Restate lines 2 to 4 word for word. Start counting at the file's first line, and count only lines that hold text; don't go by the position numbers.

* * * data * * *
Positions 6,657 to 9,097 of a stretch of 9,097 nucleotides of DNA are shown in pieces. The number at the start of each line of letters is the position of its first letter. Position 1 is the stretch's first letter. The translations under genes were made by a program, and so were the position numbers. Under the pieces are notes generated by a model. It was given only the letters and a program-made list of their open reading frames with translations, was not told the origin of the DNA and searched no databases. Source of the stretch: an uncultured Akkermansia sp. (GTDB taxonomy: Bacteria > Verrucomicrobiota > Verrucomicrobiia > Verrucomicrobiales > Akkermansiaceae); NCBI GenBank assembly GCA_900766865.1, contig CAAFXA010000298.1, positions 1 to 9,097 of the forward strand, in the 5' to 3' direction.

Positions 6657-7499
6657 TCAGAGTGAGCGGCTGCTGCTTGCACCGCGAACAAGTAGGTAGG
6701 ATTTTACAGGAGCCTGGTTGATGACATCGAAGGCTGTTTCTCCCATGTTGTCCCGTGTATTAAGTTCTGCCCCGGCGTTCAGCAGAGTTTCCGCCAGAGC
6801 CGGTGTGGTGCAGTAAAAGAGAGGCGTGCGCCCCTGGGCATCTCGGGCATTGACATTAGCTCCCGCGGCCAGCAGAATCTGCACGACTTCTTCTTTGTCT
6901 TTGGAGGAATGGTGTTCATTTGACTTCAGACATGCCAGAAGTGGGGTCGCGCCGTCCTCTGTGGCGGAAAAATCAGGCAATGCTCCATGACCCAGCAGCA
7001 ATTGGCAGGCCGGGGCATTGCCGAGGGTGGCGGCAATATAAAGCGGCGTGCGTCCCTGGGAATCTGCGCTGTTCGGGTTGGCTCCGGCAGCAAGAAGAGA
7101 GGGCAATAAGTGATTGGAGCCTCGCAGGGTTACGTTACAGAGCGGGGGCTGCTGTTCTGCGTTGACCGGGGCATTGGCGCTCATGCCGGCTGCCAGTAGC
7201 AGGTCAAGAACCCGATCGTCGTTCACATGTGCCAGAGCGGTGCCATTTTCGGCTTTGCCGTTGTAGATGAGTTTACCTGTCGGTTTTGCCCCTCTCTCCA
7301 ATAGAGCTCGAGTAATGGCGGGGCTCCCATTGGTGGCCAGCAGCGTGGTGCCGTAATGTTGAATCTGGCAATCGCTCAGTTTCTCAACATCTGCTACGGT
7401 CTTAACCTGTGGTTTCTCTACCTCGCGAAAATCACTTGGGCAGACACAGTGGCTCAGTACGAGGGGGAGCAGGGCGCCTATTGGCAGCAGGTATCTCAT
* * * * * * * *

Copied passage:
Positions 6657-7499
6657 TCAGAGTGAGCGGCTGCTGCTTGCACCGCGAACAAGTAGGTAGG
6701 ATTTTACAGGAGCCTGGTTGATGACATCGAAGGCTGTTTCTCCCATGTTGTCCCGTGTATTAAGTTCTGCCCCGGCGTTCAGCAGAGTTTCCGCCAGAGC